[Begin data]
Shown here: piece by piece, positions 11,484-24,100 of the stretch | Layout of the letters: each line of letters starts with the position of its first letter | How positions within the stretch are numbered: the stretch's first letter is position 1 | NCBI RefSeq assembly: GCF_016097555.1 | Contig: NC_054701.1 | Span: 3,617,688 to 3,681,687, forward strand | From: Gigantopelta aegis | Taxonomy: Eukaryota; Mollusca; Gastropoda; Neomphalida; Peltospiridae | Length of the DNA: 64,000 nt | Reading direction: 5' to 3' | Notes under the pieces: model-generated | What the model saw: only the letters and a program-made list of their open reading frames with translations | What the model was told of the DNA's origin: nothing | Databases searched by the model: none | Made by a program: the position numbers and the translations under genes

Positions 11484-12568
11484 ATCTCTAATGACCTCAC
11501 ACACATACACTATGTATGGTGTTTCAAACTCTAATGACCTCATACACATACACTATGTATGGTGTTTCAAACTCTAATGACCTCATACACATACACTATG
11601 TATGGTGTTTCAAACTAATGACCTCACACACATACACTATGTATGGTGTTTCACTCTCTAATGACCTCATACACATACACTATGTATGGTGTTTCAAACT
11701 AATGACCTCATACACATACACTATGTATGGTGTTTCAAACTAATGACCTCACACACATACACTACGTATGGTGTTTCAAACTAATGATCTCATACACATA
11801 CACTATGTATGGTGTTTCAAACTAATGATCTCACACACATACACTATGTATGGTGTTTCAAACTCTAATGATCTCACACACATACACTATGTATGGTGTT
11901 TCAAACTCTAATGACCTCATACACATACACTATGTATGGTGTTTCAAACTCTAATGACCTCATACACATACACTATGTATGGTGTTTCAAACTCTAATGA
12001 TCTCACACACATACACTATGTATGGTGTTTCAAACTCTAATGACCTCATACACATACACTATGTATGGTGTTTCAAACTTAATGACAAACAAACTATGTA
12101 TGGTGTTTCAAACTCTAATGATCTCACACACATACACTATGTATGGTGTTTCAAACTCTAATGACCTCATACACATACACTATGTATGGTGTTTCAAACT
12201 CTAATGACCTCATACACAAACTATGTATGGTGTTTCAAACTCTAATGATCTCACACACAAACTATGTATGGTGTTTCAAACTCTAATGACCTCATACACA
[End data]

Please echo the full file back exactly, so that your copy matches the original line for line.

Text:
Shown here: piece by piece, positions 11,484-24,100 of the stretch | Layout of the letters: each line of letters starts with the position of its first letter | How positions within the stretch are numbered: the stretch's first letter is position 1 | NCBI RefSeq assembly: GCF_016097555.1 | Contig: NC_054701.1 | Span: 3,617,688 to 3,681,687, forward strand | From: Gigantopelta aegis | Taxonomy: Eukaryota; Mollusca; Gastropoda; Neomphalida; Peltospiridae | Length of the DNA: 64,000 nt | Reading direction: 5' to 3' | Notes under the pieces: model-generated | What the model saw: only the letters and a program-made list of their open reading frames with translations | What the model was told of the DNA's origin: nothing | Databases searched by the model: none | Made by a program: the position numbers and the translations under genes

Positions 11484-12568
11484 ATCTCTAATGACCTCAC
11501 ACACATACACTATGTATGGTGTTTCAAACTCTAATGACCTCATACACATACACTATGTATGGTGTTTCAAACTCTAATGACCTCATACACATACACTATG
11601 TATGGTGTTTCAAACTAATGACCTCACACACATACACTATGTATGGTGTTTCACTCTCTAATGACCTCATACACATACACTATGTATGGTGTTTCAAACT
11701 AATGACCTCATACACATACACTATGTATGGTGTTTCAAACTAATGACCTCACACACATACACTACGTATGGTGTTTCAAACTAATGATCTCATACACATA
11801 CACTATGTATGGTGTTTCAAACTAATGATCTCACACACATACACTATGTATGGTGTTTCAAACTCTAATGATCTCACACACATACACTATGTATGGTGTT
11901 TCAAACTCTAATGACCTCATACACATACACTATGTATGGTGTTTCAAACTCTAATGACCTCATACACATACACTATGTATGGTGTTTCAAACTCTAATGA
12001 TCTCACACACATACACTATGTATGGTGTTTCAAACTCTAATGACCTCATACACATACACTATGTATGGTGTTTCAAACTTAATGACAAACAAACTATGTA
12101 TGGTGTTTCAAACTCTAATGATCTCACACACATACACTATGTATGGTGTTTCAAACTCTAATGACCTCATACACATACACTATGTATGGTGTTTCAAACT
12201 CTAATGACCTCATACACAAACTATGTATGGTGTTTCAAACTCTAATGATCTCACACACAAACTATGTATGGTGTTTCAAACTCTAATGACCTCATACACA